By Yves Engler
Six months ago a devastating earthquake killed more than 230,000 Haitians. About 100,000 homes were completely destroyed, alongside 1,000 schools and many other buildings.
The scenes of devastation filled TV screens around the world. Half a year later the picture is eerily familiar.
Destroyed during the earthquake, the presidential palace remains rubble and a symbol of the vast destruction. Port-au-Prince is still covered in debris. About 1.3 million people live in 1,200 makeshift tent camps in and around the capital.
According to one estimate, less than 5 per cent of the earthquake debris has been removed. Of course, with 20 million cubic metres of rubble in Port-Au-Prince alone, removing the debris is a massive challenge.
If 1,000 trucks were working daily it would take three to five years to remove all this material. Yet, there are fewer than 300 trucks hauling debris.
The technical obstacles to reconstruction are immense. But the political roadblocks are larger.
Immediately after the quake $10bn in international aid was pledged. As of June 30, only 10 per cent of the $2.5bn promised for 2010 had been delivered. A lot of it has been held up in political wrangling.
The international community led by the US, France and Canada demanded that the Haitian parliament pass an 18-month-long state of emergency law that effectively gave up government control over the reconstruction.
Holding up the money was a pressure tactic designed to ensure international control of the Interim Commission for the Reconstruction of Haiti, which is authorised to spend billions. These maneuvers were met by protest and widespread hostility in Haiti, which forced the international community to back off a little.
Initially, a majority of seats on the commission were to represent foreign governments and international financial institutions. That has been reduced to half of the 26-member committee, but the money is still to be managed by the World Bank and other international institutions.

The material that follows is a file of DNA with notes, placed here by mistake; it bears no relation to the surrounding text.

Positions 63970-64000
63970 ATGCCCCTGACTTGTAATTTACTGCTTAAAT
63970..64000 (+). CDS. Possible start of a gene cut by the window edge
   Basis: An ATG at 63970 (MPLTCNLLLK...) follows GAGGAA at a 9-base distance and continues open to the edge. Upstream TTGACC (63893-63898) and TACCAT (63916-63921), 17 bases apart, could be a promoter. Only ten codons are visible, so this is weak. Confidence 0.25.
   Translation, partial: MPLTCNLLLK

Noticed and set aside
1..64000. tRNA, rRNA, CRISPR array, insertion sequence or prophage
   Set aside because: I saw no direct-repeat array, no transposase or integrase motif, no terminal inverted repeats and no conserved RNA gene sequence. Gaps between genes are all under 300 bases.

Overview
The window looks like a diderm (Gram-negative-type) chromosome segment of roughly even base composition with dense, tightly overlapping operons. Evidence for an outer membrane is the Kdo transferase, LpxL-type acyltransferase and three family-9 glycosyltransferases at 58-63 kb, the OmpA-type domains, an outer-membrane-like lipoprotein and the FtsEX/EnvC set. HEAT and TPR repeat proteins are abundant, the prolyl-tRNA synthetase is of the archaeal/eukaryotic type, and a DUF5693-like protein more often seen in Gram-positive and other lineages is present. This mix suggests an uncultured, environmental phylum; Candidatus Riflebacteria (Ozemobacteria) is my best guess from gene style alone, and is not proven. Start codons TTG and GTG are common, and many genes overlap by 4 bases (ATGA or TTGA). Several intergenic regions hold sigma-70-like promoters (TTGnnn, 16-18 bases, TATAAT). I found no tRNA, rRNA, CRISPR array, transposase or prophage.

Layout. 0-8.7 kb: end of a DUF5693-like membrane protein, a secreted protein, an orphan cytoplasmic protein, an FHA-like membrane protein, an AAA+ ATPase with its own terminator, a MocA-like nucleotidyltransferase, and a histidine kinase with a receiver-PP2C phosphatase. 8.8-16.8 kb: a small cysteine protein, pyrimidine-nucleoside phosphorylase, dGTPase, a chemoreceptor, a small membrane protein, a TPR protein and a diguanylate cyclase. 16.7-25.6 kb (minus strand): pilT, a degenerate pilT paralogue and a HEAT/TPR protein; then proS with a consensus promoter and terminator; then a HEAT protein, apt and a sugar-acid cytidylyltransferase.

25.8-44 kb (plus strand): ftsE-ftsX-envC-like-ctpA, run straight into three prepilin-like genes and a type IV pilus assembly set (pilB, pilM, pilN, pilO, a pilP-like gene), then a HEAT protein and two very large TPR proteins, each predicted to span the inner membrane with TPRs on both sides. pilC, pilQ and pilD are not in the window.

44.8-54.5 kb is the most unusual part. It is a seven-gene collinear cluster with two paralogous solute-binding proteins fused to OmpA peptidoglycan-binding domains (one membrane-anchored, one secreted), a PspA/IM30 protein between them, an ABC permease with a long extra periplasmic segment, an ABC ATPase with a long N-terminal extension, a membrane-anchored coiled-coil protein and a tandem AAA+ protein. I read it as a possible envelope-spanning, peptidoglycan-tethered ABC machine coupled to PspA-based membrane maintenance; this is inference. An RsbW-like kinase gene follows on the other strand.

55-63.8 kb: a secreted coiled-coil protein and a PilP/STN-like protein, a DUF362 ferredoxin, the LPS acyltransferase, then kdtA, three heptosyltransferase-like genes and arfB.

Bill Clinton, the former US president, and Jean-Max Bellerive, the Haitian prime minister, co-chair the reconstruction commission, which met for the first time on June 17.
The strong-arm tactics by the Western powers to determine the make-up of the commission signify a continuation of longstanding policy to undermine the Haitian state’s credibility and capacity.
For two decades Washington and its allies have deliberately weakened Haiti’s government. Citing neo-liberal theories they demanded the privatisation of a number of state-owned companies and the reduction of tariffs on agricultural products.
This devastated domestic food production and spurred an exodus from the countryside to the cities, which exacerbated the destruction and death toll of the earthquake.
Washington also destabilised governments that put the interests of the poor over foreign corporations. On February 29, 2004, the elected government of Jean-Bertrand Aristide was overthrown by the US, France and Canada. This ushered in a terrible wave of political repression and the ongoing UN occupation.
Since that time Aristide has been in forced exile in South Africa and his Fanmi Lavalas party has been barred from participating in elections. They are again being blocked from participating in elections taking place on November 28.